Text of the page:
1 Tyler Lane and 12 Druid Lane have just come on the market, priced almost the same.
Tyler: 4,468 square feet on .51 acres, built in 1998…$3,295,000.
Druid: 4,461 on .33 acres, built in 2008…$3,275,000.
The record price on Tyler Lane was set in 2005 with broker Ann Simpson’s sale at $3,867,000 (handsome/affable broker Gideon Fountain sold a Tyler property in December, 2011 for $3.7M).
The record for Druid Lane is broker Heather Platt’s sale of $3,150,000 in 2006.
So! Who sells first?
Like you, I do some kind of aerobic exercise almost every @#&%ing day (in addition to weight-lifting) because I understand that my brain needs a functioning body to carry it around for 100 years or so. And we all understand the importance of exercising the brain every day, too, don’t we?
Anyway, to endure the boredom of my 20-30 minutes on the treadmill, stair-climber, elliptical machine-thingy, or even a beach run, I listen to music. Most days that includes a song called “Lucky Man”, sung by some British odd-balls calling themselves The Verve.
Every day, for months, I’ve listened to the dopey lyrics of this song, thinking to myself, “Well, there’s no way he’s singing
‘It’s just a change in me, something in my liberty’.
“No, no”, I tell myself, “he must be singing something more sensible, more intelligent, surely!” Finally, I could endure it no longer and I Googled the [gosh-darned] lyrics…Yep, that’s what they’re singing, and the rest of the song is just as stupid!
But I still like the music.
Not quite a rumor, actually, but Greenwich “Patch”, or one of those quasi newspapers reported a couple of days ago the sale of 136 Field Point Circle for the tidy sum of $20,000,000.
This is Field Point Circle, of course, so $20M doesn’t seem out of line, but since there appears to be no broker involvement, we’re all suspicious.
“Can’t two parties get together and sell a house without you brokers poking your nose in?”, I hear you ask. Answer, yes, by all means, and it does happen! But it’s rare. If we brokers were that easy to do without, people would be, wouldn’t they, in this Internet Age. Yet, here we all are, still working.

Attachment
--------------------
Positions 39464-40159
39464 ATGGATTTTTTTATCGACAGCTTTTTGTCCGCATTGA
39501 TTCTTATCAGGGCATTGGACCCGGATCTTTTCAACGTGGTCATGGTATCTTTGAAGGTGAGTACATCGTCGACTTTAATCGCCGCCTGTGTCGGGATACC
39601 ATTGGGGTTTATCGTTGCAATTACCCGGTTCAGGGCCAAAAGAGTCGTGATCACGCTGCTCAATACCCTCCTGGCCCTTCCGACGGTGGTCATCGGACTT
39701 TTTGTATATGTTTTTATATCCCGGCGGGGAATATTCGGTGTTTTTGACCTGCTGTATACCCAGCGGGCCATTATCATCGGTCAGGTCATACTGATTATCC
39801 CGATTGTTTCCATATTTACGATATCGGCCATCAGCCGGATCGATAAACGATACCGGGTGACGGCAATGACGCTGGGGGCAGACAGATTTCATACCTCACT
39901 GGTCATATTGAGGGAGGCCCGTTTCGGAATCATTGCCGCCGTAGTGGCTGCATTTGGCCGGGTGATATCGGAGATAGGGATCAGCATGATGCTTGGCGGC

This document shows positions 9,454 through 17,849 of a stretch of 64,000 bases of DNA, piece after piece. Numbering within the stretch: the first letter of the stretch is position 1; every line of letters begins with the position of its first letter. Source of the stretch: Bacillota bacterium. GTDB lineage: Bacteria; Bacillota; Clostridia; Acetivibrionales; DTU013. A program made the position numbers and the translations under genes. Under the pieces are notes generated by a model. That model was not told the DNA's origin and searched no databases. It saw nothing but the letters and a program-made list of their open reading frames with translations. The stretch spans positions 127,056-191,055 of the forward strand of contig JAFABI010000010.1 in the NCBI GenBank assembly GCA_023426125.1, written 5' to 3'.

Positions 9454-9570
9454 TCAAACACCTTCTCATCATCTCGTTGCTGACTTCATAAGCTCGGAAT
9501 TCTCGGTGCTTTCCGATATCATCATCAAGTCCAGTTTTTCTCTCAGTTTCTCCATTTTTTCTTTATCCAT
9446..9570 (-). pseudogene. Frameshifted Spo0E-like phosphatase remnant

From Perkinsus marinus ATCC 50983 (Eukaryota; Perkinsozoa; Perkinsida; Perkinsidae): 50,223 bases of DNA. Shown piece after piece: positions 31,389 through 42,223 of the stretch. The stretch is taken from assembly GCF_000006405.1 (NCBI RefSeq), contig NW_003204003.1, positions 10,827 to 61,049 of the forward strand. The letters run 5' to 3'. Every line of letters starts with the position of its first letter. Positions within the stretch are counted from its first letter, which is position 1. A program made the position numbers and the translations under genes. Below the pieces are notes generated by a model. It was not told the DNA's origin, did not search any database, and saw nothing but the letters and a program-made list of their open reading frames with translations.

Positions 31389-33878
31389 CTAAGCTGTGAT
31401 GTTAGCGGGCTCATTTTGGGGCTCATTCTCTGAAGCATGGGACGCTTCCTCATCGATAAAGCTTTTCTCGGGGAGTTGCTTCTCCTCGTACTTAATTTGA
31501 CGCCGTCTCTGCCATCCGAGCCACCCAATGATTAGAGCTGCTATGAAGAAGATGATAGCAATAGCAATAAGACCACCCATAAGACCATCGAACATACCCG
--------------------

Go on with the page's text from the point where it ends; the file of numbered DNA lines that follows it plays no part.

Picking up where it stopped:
So is this “sale” of 136 Field Point Circle an arms-length transaction? Or is it mere estate property-shuffling, or some other kind of tax related transfer? More importantly, is $20M what it’s actually worth?
On the one hand, we have 120 Field Point Circle, which sold last year for $25,000,000. Based on that magnificent house, I’d say $20M is too much for the obviously inferior 136 Field Point Circle.
On the (still another) other hand, we have the sale of 30 Field Point Circle this year for $12,368,700. It was 2.28 acres of non-waterfront property (albeit, with some great views) and a couple of charming* old, small brick buildings. If 30 FPC got that much, why shouldn’t 136 FPC get $20M? Maybe it makes sense!
By the way, if a well-known financier’s Field Point Circle place should come on soon, I predict the asking price will be $59,000,000.
*Yes, sadly, “charming” is code for….tear-down!
Yes, there were indeed 24 accepted offers.
A couple of them are “hybrids”, as in, Greenwich mailing address but located entirely in Stamford. I could skip these but, fact is, we’ve got enough of them that, in my judgement, they’re worth tracking. Besides, I also think there’s a fair number of Greenwich scale-downers that find such properties to be just what the doctor ordered. so that settles it; they stay.
My fav of the week: 276 East Middle Patent Road, Greenwich, CT 06831. There’s a number of reasons this place appeals to me, first, the owner, Mr. Phil W. Bunnell was, like my Dad, a member of Yale ’27 (Bunnell was also reportedly Skull & Bones, which I think used to actually mean something). The house was built in 1870 and back then probably had a heck of a lot more land than the 2.57 acres it’s left with now. First time on the market in 57 years, it’s a fine old antique with fireplaces all over the place and bushels of charm and character, in other words? A tear-down!
Listing agent: Ward Davol
Well, s’long as I’m not posting anything interesting, I might at least update the Bored & Razed header photo! Seen here, the dog, actually allowed INSIDE the precious Jaguar!
(photo approved by the Greenwich Association of Realtors…tee hee!)
Actually, it’s called “Riverside”, and where else would you expect a bidding war these days?
And not just any ol’ bidding war, mind you, but an all-out, knock-down, mad, crazed bidding FRENZY. Where’d this happen?
19 Hidden Brook Road (I included some other recent sales in the immediate vicinity on that link)
Twelve (count ’em), TWELVE separate bidders! How much over ask, you ask? Rumor is, $200K. Amazing. But then again, .41 acres in the R-12 zone allows you to do what you want, with, shall we say, “less” interference from the stop-work-order folks at the building department. Maybe the
enthusiasm isn’t so surprising.
Betty Pyle worked for my old firm of Cleveland, Duble & Arnold for, oh, at least 30 years. She was our book-keeper/administrator, she was scrupulously honest and efficient, and about as grouchy as a bear with a sore paw, BUT..I could get her laughing so hard she’d practically fall on the floor.
If your greatest goal in life is to make people laugh, and you find someone who is the perfect audience for your attempts at humor, you naturally value that person. I valued Betty Pyle. She was a great lady, with loads of wisdom and insight. She added a lot to my life.